The answer is obviously the third option , but I don’t know how to get there. It probably starts with a time machine and telling whoever came up with the suggestion “lets try to do public services as cheaply as possible, trusting the markets fully to look after us, and not invest to future proof,” that they’re getting it wrong. Twitter will tell you that means going back 40 years to Thatcher or going back 10 years to austerity so please take your pick.

  • George Thomas 19th Aug ’22 – 1:09pm:
    Twitter will tell you that means going back 40 years to Thatcher or going back 10 years to austerity so please take your pick.

    If I had access to this Twitter time machine I’d want to go back much further to the 19th. Century and explain to the Victorians that combining rainfall drainage with wastewater drainage was a seriously bad idea and that they should introduce a building regulation to stop such a practice…

    ‘1. Was your house or property built after the 1920s?’:
    http://www.connectright.org.uk/misconnections/1-was-your-house-or-property-built-before-the-1920s

    In Britain sewerage systems have developed since Victorian times when towns and cities grew with industrialisation. The first drains or sewers were built simply to get foul drainage and wastewater away from where people lived because it was realised diseases like cholera and typhoid were spread by poor sanitation. Most of the older parts of towns and cities therefore have combined sewerage systems which take both rainfall and wastewater to the sewage treatment works.

    ‘Combined Sewer Overflows Explained’:
    https://environmentagency.blog.gov.uk/2020/07/02/combined-sewer-overflows-explained/

    Overflows of diluted sewage during heavy rainfall are not a sign that the system is faulty. Combined sewer overflows (CSOs) are a necessary part of the existing sewerage system, preventing sewage from flooding homes and businesses.

  • @ Gwyn Williams “North, West and far South of Wales was effectively renationalised over 20 years ago. It is now described as a social enterprise. Its executives have been paid the same eye watering sums as their colleagues in the private sector”.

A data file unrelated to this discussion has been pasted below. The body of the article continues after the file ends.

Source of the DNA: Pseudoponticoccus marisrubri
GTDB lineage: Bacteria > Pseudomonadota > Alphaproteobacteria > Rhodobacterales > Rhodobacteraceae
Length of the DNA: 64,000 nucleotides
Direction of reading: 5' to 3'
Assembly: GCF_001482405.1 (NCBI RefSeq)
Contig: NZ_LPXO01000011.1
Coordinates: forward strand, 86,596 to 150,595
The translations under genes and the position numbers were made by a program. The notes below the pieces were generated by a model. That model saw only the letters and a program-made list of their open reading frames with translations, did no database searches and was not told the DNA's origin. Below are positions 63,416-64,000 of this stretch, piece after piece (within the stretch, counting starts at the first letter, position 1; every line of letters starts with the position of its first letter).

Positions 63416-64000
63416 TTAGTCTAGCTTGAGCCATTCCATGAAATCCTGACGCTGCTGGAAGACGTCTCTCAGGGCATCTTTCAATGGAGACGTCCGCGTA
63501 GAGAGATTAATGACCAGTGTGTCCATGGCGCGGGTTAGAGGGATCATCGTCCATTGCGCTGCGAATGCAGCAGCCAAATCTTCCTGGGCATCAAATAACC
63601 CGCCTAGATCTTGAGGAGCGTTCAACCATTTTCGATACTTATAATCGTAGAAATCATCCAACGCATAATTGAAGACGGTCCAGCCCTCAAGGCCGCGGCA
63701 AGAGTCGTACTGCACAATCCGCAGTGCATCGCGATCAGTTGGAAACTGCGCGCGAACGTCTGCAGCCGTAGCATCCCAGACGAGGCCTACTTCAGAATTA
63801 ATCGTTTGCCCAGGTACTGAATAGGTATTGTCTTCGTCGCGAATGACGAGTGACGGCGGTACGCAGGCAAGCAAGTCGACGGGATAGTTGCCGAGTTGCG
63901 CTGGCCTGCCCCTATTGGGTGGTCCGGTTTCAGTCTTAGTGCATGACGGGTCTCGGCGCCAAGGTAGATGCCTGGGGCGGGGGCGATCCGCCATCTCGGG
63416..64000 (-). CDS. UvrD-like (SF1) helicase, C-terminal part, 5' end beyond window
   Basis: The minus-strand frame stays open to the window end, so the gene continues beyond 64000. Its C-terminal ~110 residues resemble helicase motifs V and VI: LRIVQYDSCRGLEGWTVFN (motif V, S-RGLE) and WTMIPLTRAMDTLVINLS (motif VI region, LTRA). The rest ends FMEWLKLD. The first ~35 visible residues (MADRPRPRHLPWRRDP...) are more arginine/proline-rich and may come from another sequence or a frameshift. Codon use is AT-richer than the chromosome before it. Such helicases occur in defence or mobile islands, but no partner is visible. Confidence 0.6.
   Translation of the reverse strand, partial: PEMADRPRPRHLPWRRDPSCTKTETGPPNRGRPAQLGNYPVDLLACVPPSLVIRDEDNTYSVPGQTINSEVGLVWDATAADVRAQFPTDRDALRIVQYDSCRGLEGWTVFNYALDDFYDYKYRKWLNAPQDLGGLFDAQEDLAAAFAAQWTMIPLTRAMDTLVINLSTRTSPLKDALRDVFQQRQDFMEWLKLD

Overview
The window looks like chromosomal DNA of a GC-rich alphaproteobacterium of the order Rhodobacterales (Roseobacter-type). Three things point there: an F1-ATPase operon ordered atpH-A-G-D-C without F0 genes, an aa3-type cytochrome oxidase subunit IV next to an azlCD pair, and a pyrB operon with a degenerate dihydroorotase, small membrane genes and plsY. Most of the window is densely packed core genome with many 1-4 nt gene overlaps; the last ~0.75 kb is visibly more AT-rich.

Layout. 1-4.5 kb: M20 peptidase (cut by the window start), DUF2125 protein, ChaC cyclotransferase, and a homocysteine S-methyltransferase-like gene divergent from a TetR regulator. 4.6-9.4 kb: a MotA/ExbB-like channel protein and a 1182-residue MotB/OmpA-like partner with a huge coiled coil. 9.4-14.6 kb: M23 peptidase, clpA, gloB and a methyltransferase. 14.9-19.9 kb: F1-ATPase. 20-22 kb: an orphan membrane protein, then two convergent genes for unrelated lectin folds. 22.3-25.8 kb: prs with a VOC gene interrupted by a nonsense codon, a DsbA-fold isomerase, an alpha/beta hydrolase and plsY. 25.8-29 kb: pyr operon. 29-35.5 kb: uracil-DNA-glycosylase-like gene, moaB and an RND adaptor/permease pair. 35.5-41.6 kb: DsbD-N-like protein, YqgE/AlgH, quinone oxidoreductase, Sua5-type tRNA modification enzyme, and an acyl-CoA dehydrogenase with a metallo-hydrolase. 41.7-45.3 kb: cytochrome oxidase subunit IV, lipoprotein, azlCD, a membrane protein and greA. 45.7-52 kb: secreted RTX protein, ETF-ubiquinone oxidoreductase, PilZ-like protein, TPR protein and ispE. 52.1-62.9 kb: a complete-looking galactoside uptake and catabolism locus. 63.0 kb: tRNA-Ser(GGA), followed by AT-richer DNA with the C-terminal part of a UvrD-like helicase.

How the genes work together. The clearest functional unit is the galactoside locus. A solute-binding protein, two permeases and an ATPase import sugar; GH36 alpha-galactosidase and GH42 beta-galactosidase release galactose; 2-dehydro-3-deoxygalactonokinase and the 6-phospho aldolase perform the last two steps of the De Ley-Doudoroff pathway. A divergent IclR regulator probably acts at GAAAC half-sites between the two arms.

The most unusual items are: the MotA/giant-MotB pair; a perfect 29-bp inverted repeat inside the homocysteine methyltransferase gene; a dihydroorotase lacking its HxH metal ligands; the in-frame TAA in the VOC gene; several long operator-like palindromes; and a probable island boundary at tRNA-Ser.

Well of course they do, Gwyn,….. in order to recruit from the for-profit private sector. Taking all the rest of the water companies in the UK into public ownership could soon put a stop to that. “People before profits” ought to fit well with traditional Welsh radicalism.

  • Joseph Bourke 19th Aug '22 - 4:50pm

    The so called ‘agency problem’ is not unique to natural monopolies like water services. It is a problem that exists in many public companies and even with areas like local authority CEOs or University Chancellors. One of the key arguments for privitisation was under-investment while in public ownership.
    The excessive executive remuneration feature of the agency problem was seen with banker bonuses in the financial crisis and a bankers bonus tax was introduced as a consequence.
    Water is a natural resource and as such should be subject to Land Value Tax on excess returns. As Ofwat notes “Although the water and sewerage companies are largely monopoly service providers they must compete for capital with other companies. If they do not offer comparable returns to other companies, after taking into account relative risks, they will be unable to secure the capital they need to finance their investment programmes”.
    While OfWatdoes not control profits they do set price controls “In setting price controls our aim is to allow for a return on capital that is no more than necessary for an efficiently run company to get the funding they need from capital markets”.
    There are good arguments for having water companies run by municipal authorities, but only if they have authority to raise capital for infrastructure investment (including spare capacity for storm tanks to reduce sewage overflows) independent of central government imposed borrowing limits.

  • The privatisation had nothing to do with improvement for customers; it was based entirely on the flawed right wing dogma that ‘If it doesn’t make a profit it’s not working efficiently”.
    Water, gas, rail, etc, under public ownership, all had the problem of accountability to the customer; Thatcher/Major sold them, at a loss, to a private sector that, because of the Tory hatred of ‘regulation’, had all the faults of public ownership with unregulated profit as the prime goal.